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Moldova's leader slams government’s decision to expel Russian diplomats as provocation

Earlier on Tuesday, Moldova’s Foreign Ministry took a decision to expel three Russian diplomats, giving them a week to leave the country

CHISINAU, March 27. /TASS/. Moldovan President Igor Dodon has described the government’s decision to expel three Russian diplomats in the wake of the Salisbury incident as a provocation.

"I am indignant at the Moldovan government’s decision to expel Russian diplomats. I categorically condemn this yet another anti-Russian provocation," he told TASS on Tuesday.

He stressed that his country has no allied obligations to the United Kingdom and other NATO member states to take such steps of solidarity.

"I would like to note that a number of NATO member countries, such as Slovakia and Turkey, and a European Union member country - Austria - have refrained from taking part in this collective anti-Russian demarche," Dodon said, adding that candidate to Italian prime minister with the winning coalition, Matteo Salvini, had also slammed the expulsion of Russian diplomats.

"This step looks twice as absurd now after a Moldovan visit by Russian Deputy Foreign Minister Grigory Karasin, when representatives of Moldova’s branches of power spoke for the resumption of normal relations with Moscow," he stressed.

Earlier on Tuesday, Moldova’s Foreign Ministry took a decision to expel three Russian diplomats, giving them a week to leave the country. The ministry said the step had been taken in a show of solidarity with the UK in the wake of the alleged poisoning of the former Russian intelligence officer and British spy, Sergei Skripal, and his daughter Yulia in the city of Salisbury.

On March 4, former Russian military intelligence officer Sergei Skripal, who had been convicted in Russia of spying for Great Britain and exchanged for Russian intelligence officers, and his daughter Yulia were found unconscious on a bench near the Maltings shopping center in Salisbury. Police said they had allegedly been exposed to a nerve agent. Both are in the hospital in a critical condition.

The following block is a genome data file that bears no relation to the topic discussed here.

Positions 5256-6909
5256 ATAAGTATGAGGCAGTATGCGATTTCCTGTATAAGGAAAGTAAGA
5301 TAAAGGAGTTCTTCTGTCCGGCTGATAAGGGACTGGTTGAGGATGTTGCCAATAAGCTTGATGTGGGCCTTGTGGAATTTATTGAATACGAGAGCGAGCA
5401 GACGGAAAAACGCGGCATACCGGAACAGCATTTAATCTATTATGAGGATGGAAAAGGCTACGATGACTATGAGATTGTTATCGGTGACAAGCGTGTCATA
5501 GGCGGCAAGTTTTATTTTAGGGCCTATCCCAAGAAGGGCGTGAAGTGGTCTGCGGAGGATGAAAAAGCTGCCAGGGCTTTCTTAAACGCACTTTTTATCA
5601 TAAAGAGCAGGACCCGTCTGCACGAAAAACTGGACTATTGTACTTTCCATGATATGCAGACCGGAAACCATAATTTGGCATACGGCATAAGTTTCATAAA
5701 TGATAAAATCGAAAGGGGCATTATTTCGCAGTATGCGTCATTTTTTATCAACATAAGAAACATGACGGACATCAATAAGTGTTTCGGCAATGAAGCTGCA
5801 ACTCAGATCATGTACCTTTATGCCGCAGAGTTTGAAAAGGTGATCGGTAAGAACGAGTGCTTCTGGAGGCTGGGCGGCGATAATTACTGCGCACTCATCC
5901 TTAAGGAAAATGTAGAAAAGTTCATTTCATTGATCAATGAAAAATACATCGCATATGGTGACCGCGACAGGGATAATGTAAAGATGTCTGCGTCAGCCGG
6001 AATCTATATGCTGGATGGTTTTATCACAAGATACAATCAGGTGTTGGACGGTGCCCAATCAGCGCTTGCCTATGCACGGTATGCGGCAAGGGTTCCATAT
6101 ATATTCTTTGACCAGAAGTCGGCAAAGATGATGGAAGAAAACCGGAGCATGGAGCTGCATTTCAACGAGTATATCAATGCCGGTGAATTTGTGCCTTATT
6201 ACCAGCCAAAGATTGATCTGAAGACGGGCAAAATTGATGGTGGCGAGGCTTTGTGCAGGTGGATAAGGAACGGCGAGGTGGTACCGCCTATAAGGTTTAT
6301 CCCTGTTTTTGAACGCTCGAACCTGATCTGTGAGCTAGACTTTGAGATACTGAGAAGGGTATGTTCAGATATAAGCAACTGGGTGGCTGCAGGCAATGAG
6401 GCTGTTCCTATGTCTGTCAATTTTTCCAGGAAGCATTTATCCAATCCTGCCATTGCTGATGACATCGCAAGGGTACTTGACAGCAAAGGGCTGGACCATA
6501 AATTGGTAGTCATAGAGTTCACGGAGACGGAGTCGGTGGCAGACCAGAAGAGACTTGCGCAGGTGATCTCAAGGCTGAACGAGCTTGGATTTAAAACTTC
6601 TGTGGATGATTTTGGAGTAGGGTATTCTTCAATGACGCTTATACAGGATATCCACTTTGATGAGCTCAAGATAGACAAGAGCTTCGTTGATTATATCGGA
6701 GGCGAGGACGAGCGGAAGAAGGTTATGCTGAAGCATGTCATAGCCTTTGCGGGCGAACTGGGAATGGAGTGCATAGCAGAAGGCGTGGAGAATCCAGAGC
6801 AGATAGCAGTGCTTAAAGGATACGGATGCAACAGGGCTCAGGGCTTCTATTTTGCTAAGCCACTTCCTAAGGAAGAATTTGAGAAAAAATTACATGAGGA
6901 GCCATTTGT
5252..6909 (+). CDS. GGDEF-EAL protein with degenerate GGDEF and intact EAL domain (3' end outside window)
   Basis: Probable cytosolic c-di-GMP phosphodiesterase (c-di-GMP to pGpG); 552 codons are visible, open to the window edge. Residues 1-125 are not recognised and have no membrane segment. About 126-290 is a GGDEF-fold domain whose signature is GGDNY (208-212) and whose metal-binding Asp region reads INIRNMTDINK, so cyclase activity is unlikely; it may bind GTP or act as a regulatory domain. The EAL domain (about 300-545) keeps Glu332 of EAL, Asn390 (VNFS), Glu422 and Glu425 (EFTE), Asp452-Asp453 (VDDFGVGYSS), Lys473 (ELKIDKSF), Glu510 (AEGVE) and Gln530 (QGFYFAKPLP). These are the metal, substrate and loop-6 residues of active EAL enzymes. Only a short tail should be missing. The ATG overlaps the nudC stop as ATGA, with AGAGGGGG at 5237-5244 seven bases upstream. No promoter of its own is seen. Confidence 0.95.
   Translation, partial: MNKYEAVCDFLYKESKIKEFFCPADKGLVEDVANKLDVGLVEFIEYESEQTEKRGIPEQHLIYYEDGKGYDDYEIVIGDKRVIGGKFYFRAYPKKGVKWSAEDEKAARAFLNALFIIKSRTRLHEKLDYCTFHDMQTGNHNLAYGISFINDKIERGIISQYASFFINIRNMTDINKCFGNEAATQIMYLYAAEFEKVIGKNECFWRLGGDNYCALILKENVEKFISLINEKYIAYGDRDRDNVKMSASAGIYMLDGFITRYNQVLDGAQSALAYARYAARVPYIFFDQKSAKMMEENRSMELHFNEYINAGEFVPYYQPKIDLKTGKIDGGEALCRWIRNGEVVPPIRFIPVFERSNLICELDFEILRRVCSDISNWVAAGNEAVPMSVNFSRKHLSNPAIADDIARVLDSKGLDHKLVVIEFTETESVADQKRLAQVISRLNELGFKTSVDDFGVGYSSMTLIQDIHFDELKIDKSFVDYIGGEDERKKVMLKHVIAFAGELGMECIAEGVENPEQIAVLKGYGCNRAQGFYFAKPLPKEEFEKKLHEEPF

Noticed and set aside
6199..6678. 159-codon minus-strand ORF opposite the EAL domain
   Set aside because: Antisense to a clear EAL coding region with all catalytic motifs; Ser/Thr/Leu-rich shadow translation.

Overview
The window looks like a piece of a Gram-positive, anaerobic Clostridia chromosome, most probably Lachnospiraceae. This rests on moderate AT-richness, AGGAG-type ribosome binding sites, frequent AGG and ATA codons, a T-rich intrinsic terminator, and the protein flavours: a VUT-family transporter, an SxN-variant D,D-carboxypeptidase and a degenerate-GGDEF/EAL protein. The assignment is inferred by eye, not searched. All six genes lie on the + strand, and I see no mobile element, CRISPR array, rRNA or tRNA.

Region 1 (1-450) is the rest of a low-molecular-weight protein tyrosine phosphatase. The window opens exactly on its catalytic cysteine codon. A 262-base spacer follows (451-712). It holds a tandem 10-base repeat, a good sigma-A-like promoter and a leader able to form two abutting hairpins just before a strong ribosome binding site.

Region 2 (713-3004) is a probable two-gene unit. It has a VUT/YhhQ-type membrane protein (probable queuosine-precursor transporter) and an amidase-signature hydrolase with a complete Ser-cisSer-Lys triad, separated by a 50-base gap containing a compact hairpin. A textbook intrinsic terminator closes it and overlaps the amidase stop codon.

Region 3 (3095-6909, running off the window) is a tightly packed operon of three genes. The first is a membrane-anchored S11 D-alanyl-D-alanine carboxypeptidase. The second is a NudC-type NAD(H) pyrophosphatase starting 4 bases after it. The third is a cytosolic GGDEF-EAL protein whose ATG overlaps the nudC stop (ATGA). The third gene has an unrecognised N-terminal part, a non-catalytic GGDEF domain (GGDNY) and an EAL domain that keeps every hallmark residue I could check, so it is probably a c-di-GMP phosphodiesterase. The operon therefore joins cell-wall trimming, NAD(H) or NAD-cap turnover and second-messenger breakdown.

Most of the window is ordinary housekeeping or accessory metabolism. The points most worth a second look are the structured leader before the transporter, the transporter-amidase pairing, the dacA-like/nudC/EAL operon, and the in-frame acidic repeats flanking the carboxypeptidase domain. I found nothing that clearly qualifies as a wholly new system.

London immediately accused Russia of being involved, but failed to produce any evidence. UK Prime Minister Theresa May blamed Russia for "unlawful use of force" against her country. She identified the alleged substance used in the attack as the Novichok nerve agent, developed in the former Soviet Union. The UK expelled 23 Russian diplomats and announced other restrictive measures against Moscow.

Russia has flatly rejected these allegations pointing out that neither the Soviet Union nor Russia had any programs to develop that substance. In response, Moscow expelled the same number of British diplomats from Russia and ordering to close the British Consulate-General in St. Petersburg and shut down the British Council’s offices in Russia.

However Washington announced on Monday its decision to expel 60 Russian diplomats, including 48 embassy staff and 12 members of Russia’s Permanent Mission to the United Nations, demanding they leave the country within a week. Apart from that, it said Russia’s Consulate General in Seattle would be closed.

In a show of solidarity, Canada, Poland and France have decided to expel four diplomats each, Lithuania and the Czech Republic - three each, Australia, Albania, Denmark, Spain, Italy and the Netherlands - two each, Hungary, Latvia, Macedonia, Norway, Romania, Finland, Croatia, Sweden and Estonia - one each, while Ukraine decided to kick out 13 Russian diplomats.